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Is Jacob Zuma's sick note legit? Labour expert explains

Judge Dhaya Pillay was not satisfied with the sick note Jacob Zuma's lawyers handed to the Pietermaritzburg High Court to prove that he was too ill to appear for his corruption pre-trial.

FILE: Former president Jacob Zuma outside the KwaZulu-Natal High Court in Pietermaritzburg addressing supporters on 20 May 2019. Picture: Sethembiso Zulu/EWN.

JOHANNESBURG - An altered date, an illness only stated as 'medical condition', no practice number, no medical stamp. Would a sick note missing all these things pass as a real one in the normal working world?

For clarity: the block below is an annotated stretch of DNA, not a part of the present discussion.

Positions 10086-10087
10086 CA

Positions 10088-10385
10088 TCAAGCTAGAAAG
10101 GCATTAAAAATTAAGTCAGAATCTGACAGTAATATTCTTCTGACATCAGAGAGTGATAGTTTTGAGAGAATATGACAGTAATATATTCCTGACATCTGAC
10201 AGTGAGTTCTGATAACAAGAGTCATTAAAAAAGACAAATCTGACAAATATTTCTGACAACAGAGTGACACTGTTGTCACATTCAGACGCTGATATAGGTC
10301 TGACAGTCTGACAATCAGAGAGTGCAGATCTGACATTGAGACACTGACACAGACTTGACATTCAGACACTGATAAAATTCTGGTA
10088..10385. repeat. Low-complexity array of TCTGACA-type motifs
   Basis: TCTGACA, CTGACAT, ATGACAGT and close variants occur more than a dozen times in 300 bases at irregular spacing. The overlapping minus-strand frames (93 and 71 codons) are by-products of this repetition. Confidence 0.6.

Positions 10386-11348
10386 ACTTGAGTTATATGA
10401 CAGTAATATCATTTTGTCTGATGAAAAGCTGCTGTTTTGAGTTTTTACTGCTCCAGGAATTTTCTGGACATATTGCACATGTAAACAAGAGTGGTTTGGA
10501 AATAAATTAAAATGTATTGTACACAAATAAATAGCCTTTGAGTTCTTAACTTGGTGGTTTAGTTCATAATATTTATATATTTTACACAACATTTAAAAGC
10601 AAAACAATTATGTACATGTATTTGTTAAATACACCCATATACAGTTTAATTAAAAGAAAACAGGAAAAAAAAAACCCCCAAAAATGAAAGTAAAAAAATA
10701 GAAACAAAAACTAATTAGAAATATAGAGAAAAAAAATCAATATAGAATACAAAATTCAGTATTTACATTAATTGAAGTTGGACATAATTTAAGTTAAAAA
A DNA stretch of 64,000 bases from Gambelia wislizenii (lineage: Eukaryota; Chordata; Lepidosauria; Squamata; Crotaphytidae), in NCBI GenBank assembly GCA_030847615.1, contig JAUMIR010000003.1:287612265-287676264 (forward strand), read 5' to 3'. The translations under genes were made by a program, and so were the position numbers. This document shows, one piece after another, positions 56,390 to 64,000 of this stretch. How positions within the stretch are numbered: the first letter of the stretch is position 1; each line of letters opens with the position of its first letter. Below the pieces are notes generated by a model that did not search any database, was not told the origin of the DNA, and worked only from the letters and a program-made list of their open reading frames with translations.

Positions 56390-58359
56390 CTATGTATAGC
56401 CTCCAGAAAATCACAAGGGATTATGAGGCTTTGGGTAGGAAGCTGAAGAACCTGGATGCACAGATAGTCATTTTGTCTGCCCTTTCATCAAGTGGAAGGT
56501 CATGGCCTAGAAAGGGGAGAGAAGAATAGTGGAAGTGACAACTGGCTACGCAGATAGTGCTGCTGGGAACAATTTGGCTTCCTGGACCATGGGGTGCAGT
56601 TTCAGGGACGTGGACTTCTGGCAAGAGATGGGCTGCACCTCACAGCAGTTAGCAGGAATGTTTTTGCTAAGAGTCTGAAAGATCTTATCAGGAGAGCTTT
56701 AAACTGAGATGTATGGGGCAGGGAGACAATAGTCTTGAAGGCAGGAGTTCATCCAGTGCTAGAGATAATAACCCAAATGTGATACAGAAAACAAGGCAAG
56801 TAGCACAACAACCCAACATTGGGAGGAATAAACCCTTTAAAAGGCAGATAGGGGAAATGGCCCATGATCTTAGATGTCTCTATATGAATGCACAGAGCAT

It seems that in former President Jacob Zuma's case, it does.

Judge Dhaya Pillay was not satisfied with the sick note that Zuma's lawyers handed to the Pietermaritzburg High Court to prove that he was too ill to appear for his corruption pre-trial.

The court issued an arrest warrant for Zuma but Pillay stayed the warrant until his corruption trial resumes on 6 May.

Labour lawyer Marlene Potgieter explained what needed to be in a medical certificate and what the implications were if one was falsified.

"If in any way the medical certificate is tampered with, we consider it fraudulent and we ultimately dismiss people," said Potgieter.

Listen to the audio below for more.

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